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  4. Introduction to the science of composting
  5. Definitions and scope

Definitions and scope

Composting can be defined as the controlled biological decomposition of organic materials under aerobic and thermophilic conditions. Composting is a controlled process, like any other manufactured product. It is also an aerobic process in that the organic materials decompose in the presence of air. Composting is a thermophilic process, meaning that it takes place at temperatures above 45°C for extended periods during processing. Thermophilic composting is desirable for a few reasons – faster decomposition speeds up the composting process and helps to eliminate pathogens and weed seeds that might be present in the raw material. Composting transforms organic materials into a safe, reusable product called compost.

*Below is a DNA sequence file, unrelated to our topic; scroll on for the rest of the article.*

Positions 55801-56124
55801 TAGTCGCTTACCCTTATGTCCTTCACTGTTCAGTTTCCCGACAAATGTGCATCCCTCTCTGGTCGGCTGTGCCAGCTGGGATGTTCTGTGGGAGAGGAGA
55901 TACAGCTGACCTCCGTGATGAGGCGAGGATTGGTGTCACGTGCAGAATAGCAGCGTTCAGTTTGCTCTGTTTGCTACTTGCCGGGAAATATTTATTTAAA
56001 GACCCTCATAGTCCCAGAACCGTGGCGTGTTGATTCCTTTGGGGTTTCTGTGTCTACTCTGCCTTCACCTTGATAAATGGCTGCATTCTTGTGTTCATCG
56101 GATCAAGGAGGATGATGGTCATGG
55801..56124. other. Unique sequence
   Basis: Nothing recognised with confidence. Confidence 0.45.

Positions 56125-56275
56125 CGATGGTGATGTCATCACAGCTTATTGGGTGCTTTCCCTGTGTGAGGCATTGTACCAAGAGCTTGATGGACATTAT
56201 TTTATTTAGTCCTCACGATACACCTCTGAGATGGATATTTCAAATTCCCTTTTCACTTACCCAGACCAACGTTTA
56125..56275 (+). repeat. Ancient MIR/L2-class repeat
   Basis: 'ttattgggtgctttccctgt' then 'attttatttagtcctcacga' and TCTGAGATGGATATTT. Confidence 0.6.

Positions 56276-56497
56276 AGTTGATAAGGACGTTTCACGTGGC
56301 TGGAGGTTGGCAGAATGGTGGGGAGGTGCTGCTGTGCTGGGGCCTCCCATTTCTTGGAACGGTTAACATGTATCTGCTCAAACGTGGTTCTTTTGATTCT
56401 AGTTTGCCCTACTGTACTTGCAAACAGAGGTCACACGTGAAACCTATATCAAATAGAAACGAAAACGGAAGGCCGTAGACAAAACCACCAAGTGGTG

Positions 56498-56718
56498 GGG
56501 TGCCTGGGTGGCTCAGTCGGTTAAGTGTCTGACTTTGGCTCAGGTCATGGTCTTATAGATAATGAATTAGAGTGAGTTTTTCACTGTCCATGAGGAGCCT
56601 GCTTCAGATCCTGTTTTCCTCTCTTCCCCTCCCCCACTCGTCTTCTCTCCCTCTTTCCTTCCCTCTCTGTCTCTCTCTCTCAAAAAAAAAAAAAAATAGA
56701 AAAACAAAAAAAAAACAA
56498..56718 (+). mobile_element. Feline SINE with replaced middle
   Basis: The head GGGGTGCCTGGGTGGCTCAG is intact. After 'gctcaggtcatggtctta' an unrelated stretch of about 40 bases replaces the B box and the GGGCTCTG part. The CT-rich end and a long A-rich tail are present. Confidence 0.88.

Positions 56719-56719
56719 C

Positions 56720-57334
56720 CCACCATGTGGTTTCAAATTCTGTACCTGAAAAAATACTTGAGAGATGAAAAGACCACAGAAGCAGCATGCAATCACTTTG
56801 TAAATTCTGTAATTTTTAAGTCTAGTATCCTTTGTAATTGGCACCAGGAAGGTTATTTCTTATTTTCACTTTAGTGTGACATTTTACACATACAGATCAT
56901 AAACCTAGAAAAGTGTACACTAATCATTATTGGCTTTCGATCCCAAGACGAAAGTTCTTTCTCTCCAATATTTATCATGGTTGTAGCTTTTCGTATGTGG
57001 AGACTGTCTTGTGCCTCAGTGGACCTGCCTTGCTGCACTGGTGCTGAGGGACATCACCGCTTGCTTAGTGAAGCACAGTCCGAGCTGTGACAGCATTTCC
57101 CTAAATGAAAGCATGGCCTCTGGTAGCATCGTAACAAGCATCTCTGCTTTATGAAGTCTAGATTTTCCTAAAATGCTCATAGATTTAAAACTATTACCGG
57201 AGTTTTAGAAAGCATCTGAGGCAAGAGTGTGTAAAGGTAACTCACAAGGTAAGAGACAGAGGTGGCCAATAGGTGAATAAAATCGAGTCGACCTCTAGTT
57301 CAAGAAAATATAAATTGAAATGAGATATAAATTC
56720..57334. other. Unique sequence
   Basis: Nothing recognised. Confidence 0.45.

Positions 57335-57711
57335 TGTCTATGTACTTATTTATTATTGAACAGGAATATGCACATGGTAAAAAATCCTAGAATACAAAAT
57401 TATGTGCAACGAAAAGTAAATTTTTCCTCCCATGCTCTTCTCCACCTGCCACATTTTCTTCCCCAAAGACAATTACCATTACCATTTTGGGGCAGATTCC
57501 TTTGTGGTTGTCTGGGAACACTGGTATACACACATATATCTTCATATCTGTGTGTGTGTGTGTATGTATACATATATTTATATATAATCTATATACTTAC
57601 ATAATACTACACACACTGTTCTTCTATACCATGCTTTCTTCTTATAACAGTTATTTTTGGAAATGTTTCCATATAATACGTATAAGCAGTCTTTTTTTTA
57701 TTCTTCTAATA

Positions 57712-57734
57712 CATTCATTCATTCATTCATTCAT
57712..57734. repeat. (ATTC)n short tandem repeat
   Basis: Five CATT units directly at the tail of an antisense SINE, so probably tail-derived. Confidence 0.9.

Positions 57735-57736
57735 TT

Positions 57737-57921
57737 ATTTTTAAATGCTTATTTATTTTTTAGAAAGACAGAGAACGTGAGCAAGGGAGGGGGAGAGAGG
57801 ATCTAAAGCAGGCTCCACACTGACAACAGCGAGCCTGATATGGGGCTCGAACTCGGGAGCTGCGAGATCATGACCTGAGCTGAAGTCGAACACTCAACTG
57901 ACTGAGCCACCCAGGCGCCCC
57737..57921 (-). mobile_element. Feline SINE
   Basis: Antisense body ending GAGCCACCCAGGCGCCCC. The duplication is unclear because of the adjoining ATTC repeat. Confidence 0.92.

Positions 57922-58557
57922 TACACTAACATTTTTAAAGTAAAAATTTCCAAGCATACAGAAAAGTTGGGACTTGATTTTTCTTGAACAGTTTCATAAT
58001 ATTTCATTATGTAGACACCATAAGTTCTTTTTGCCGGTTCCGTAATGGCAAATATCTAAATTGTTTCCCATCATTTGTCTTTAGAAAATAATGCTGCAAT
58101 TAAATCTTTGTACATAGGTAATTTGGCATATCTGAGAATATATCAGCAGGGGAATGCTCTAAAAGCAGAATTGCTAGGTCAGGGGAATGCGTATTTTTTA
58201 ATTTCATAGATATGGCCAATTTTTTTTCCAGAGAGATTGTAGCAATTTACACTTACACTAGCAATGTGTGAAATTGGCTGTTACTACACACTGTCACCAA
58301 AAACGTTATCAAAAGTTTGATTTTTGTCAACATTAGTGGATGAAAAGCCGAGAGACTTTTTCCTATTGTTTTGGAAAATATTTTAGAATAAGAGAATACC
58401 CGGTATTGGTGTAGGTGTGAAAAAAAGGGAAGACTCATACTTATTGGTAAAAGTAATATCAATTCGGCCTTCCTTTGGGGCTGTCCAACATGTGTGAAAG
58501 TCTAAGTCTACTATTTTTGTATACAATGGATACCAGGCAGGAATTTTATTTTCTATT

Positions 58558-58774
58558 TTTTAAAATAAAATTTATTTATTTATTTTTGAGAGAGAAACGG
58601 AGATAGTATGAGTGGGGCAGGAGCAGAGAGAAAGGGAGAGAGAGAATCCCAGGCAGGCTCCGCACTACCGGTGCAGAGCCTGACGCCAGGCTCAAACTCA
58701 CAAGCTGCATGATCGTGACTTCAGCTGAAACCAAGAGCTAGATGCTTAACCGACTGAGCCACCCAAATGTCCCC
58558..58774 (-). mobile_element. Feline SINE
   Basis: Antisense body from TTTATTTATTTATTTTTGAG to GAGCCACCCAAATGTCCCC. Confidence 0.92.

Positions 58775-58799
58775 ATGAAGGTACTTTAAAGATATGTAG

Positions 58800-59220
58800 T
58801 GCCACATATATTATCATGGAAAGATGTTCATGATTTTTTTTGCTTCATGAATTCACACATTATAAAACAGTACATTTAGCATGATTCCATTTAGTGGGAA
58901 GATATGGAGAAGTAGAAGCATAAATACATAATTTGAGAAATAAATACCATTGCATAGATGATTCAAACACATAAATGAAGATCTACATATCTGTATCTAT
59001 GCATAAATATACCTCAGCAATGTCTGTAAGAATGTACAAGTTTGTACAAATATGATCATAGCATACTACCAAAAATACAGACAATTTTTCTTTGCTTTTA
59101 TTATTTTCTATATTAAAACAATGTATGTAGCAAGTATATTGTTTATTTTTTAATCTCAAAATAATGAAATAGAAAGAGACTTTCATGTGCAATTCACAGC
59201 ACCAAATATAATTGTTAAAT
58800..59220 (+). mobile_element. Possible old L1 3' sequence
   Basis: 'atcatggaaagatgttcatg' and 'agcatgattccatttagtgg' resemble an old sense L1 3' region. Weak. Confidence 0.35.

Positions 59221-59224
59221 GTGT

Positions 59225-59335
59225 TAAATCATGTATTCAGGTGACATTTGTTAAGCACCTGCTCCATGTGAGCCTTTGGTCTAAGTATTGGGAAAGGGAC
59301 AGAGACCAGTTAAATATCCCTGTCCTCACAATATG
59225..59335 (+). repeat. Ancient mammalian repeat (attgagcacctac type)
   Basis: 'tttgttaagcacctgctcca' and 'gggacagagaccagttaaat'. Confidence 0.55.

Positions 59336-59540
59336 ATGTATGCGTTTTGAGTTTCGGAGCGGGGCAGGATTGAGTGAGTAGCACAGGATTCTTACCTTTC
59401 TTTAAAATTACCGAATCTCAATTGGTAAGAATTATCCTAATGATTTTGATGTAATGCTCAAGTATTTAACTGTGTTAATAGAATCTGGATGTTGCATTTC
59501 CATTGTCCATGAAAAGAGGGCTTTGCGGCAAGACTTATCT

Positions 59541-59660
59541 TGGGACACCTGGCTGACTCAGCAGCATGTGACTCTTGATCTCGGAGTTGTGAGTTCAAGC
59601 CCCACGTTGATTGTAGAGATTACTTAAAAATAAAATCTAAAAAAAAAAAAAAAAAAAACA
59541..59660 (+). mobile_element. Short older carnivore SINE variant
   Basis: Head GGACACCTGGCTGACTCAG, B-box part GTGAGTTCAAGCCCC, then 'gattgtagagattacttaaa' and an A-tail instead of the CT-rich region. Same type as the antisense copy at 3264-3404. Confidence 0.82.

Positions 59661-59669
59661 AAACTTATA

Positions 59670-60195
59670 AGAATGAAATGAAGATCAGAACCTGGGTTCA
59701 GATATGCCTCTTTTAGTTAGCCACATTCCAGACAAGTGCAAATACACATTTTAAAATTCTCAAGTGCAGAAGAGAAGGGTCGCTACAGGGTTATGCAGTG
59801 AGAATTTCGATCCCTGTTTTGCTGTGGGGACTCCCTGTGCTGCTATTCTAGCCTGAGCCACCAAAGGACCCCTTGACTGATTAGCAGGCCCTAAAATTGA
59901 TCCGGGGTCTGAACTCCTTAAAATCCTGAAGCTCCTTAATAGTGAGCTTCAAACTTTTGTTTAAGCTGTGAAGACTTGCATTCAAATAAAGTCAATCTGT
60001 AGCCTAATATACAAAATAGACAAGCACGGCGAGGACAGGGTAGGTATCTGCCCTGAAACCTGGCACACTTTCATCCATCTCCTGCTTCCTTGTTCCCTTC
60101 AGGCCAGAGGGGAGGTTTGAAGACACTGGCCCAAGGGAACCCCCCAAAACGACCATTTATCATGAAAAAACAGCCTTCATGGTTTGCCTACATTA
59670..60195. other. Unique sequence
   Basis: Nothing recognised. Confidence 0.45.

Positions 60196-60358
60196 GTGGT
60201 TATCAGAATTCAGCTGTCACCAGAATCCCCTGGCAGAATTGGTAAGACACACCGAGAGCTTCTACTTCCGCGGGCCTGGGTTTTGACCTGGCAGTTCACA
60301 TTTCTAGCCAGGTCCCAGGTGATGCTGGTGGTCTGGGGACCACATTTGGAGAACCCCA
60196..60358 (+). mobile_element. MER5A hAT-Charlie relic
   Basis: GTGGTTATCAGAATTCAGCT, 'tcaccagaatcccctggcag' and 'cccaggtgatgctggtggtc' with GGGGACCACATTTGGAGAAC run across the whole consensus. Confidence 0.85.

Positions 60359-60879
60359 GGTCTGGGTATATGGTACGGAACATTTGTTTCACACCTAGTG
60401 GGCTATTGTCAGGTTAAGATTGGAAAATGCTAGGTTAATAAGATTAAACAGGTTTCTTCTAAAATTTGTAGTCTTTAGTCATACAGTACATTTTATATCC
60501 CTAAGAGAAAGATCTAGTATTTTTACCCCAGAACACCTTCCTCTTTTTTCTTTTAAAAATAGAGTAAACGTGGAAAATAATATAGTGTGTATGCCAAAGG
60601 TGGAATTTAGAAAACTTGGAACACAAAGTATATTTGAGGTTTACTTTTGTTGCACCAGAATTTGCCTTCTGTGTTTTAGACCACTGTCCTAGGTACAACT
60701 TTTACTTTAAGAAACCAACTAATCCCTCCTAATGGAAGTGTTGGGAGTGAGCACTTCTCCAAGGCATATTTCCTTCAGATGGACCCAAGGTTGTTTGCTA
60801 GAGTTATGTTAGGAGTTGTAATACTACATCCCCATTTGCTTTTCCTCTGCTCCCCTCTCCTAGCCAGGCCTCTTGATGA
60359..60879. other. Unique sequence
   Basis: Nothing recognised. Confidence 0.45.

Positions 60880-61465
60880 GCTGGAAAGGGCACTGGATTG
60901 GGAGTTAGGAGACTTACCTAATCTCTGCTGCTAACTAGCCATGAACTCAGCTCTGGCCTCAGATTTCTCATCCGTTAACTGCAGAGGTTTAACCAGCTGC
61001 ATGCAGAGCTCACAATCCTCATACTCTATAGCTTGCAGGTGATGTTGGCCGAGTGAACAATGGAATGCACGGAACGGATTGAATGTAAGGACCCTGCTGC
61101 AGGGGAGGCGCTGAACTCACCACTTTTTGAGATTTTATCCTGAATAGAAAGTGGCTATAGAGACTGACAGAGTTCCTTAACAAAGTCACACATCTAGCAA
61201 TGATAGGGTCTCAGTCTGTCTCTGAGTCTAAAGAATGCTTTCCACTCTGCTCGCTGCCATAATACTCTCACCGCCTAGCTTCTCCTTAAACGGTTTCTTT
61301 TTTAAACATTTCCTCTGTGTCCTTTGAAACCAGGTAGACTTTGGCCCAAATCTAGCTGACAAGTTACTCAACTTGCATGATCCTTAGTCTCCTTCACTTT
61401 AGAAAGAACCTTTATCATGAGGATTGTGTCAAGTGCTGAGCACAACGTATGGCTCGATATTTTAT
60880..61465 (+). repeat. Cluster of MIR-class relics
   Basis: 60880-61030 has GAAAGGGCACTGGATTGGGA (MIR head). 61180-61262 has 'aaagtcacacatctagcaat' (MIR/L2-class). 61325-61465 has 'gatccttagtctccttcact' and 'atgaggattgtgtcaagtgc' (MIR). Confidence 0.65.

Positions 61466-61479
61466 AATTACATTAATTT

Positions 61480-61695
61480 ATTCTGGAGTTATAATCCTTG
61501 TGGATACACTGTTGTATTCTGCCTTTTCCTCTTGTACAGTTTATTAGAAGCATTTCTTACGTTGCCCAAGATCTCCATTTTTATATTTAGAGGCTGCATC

Process control is the distinguishing feature of composting because it enables operators to meet their biosecurity and environmental management goals and obligations. In this guideline, process control is emphasised because the term ‘compost’ has often been wrongly attributed to many different types of organic materials derived from uncontrolled processes. For example, poultry litter that self-heats in a stack without further management controls cannot be called compost.

In poultry operations, a major factor to consider is the predominant raw materials (‘feedstock’) to be composted. For example, due to biosecurity risk factors, mortalities must be handled differently compared to other feedstock.

With a basic understanding of the biology of composting, operators will be better placed to exert control over the process. The biology of composting will therefore be covered briefly in the next section.

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